‘You forget, Sosibius,’ I said, ‘that those two days have been wiped off the City records by an amnesty.’
‘But Asiaticus was in the plot against your nephew, the late Emperor, and even boasted about it in the Market Place. When a man like that resigns his Consulship for no valid reason and goes off to France, where he already has great influence, and there tries to enlarge that influence by scattering money about, and no doubt saying that he was forced to resign his Consulship because of your jealousy, or because he stood up against you for the rights of his fellow Frenchmen. …’
Messalina said: ‘It’s perfectly plain. He has promised Poppaea to marry her, and the only way that he can do that is by getting rid of you and me. He’ll get leave to go to France again, and start his revolt there with the native regiments, and then bring the Rhine regiments into it too. And the Guards will be as ready to acclaim him Emperor as they were ready to acclaim you: it will mean another two hundred gold pieces a man for them.’
‘Who else do you think is in the plot?’
‘Let’s find out all about the Petra brothers. That lawyer Suilius has just been asked to undertake a case for them: and he is one of my best secret agents. If there’s anything against them besides their having accommodated Poppaea and Asiaticus with a bedroom, Suilius will find it out, you can rely on that.’
‘I don’t like spying. I don’t like Suilius, either.’
‘We have got to defend ourselves, and Suilius is the handiest weapon we have.’
So Suilius was sent for, and a week later he made his report, which confirmed Messalina’s suspicions. The Petra brothers were certainly in the plot. The elder of them had privately circulated an account of a vision which had appeared to him one early morning between sleeping and waking and which the astrologers had interpreted in an alarming fashion. The vision was of my head severed at the neck and crowned with a wreath of white vine-leaves: the interpretation was that I should die violently at the close of the autumn. The younger brother had been acting as Asiaticus’s go-between with the Guards, of which he was a colonel. Apparently associated with Asiaticus and the Petra brothers were two old friends of mine, Pedo Pompey, who used often to play dice with me in the evenings, and Assario, maternal uncle of my son-in-law, young Pompey, who also had free access to the Palace. Suilius suggested that these would naturally have been given the task of murdering me over a friendly game of dice. Then there were Assario’s two nieces, the Tristonia sisters, who had an adulterous association with the Petra brothers.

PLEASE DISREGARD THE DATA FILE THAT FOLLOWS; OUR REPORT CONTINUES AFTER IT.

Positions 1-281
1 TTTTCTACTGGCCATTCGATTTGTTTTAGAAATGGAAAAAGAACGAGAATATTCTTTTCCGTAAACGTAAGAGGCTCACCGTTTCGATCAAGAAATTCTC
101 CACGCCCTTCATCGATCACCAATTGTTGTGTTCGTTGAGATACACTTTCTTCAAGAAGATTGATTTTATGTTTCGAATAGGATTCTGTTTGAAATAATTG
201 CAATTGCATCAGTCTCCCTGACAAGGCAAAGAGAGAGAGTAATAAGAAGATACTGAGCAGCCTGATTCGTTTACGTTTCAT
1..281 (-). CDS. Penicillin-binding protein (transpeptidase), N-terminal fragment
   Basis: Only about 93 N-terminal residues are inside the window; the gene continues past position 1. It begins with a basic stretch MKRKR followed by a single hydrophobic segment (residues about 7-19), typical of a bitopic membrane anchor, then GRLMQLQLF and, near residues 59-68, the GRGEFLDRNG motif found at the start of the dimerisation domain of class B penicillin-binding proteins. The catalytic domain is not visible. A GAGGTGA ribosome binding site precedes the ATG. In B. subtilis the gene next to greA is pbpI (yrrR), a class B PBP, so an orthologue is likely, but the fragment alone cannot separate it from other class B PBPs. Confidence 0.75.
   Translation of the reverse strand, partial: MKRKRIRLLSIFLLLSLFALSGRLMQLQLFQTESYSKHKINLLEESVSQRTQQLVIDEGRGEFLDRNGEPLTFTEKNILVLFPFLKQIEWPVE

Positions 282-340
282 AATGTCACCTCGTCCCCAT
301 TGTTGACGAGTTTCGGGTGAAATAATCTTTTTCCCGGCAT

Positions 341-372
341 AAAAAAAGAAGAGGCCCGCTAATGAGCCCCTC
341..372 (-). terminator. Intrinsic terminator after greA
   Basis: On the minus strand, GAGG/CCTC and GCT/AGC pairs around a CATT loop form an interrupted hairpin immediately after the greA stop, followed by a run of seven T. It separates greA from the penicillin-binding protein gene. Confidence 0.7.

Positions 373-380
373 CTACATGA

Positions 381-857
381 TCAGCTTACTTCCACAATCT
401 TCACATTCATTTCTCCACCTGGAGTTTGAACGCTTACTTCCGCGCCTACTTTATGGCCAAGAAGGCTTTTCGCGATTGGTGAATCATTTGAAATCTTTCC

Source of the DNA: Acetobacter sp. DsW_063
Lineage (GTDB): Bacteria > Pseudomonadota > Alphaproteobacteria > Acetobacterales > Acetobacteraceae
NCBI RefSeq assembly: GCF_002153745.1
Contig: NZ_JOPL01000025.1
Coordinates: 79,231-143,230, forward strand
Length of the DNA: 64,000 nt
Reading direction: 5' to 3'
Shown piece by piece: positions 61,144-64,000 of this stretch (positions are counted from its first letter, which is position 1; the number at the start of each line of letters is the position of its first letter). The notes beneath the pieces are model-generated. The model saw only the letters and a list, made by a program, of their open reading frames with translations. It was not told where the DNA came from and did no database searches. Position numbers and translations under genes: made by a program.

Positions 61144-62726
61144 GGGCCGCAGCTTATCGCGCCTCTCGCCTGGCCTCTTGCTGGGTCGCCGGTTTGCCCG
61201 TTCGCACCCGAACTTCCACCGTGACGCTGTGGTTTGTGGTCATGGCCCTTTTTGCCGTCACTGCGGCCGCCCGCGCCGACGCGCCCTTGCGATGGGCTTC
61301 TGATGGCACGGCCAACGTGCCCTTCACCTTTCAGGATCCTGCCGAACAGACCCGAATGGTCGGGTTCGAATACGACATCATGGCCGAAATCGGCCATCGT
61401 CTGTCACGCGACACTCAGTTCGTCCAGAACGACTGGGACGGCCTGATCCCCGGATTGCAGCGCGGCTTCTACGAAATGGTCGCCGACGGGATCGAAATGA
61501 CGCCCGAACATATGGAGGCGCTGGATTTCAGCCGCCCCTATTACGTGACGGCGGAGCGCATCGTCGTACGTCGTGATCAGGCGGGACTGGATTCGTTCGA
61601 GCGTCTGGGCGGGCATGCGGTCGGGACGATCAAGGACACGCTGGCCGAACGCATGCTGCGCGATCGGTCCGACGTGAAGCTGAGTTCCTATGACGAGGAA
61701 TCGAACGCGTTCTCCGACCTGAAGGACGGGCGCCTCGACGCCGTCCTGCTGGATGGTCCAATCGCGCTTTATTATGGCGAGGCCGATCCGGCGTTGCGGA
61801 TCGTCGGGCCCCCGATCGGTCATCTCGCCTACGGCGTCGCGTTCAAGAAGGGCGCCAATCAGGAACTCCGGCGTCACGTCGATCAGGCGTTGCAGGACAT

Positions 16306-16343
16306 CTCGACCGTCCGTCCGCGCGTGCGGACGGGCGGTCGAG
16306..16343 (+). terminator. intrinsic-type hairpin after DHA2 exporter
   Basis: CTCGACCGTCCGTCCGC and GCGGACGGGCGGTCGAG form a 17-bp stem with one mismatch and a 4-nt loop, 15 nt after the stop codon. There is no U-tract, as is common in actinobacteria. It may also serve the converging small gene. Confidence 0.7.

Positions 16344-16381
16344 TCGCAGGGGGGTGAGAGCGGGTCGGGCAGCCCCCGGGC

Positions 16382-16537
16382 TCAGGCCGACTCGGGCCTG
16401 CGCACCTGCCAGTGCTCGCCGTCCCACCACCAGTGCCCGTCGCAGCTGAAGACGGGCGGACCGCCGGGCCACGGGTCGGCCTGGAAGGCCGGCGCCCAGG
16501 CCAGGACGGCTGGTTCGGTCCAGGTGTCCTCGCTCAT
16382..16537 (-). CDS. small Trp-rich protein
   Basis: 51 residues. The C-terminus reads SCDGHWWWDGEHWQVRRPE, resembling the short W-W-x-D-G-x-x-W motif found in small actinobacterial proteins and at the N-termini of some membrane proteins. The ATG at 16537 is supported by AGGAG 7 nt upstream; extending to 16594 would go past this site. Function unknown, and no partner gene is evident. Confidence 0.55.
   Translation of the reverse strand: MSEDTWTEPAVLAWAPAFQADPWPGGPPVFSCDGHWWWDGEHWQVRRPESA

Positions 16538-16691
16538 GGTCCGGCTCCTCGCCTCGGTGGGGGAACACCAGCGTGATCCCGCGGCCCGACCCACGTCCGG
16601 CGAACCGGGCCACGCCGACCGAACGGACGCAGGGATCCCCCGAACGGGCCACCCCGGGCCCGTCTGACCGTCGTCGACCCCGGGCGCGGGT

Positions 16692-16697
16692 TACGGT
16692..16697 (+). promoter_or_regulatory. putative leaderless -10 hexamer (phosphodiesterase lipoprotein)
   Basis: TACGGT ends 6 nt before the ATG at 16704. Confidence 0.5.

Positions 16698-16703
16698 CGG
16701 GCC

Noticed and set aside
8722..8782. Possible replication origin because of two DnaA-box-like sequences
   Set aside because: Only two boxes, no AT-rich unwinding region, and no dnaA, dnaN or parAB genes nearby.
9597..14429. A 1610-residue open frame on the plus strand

There was nothing for it, I decided, but to strike first. I sent my Guards Commander, Crispinus, with a company of Guards whose loyalty seemed beyond question, down to Assario’s house at Baiae; and there Asiaticus was arrested. He was handcuffed and fettered and brought before me at the Palace. I should, properly, have had him impeached before the Senate, but I could not be sure how far the plot extended. There might be a demonstration in his favour, and I did not wish to encourage that. I tried him in my own study, in the presence of Messalina, Vitellius, Crispinus, young Pompey, and my chief secretaries.
Suilius acted as public prosecutor, and I thought, as Asiaticus faced him, that if ever guilt was written on a man’s features it was written there. But I must admit that Crispinus had not warned him what were the charges against him – I had not even told Crispinus – and there are few men who if suddenly arrested would be able to face their judges with absolute serenity of conscience. I know how badly I once felt myself when I was arrested by Caligula’s orders on the charge of witnessing a forged will. Suilius was indeed a terrible and pitiless accuser: he had a thin, frosty face, white hair, dark eyes, and a long forefinger which probed and darted like a sword. He began with a mild rain of compliments and banter which we all recognized as a prelude to a thunderstorm of rage and invective. First he asked Asiaticus in a mock-friendly conversational tone, exactly when he proposed visiting his French estates again – was it before the vintage? and what had he thought of agricultural conditions in the neighbourhood of Vienne and how had they compared with those of the Rhine valley? ‘But don’t trouble to answer my questions,’ he said. ‘I don’t really wish to know how high the barley grows in Vienne or how loud the cocks crow there, any more than you really wished to know yourself.’ Then about his presents to the Guards: how loyal Asiaticus had shown himself! but was there not perhaps a danger of the simple-witted military misunderstanding those gifts?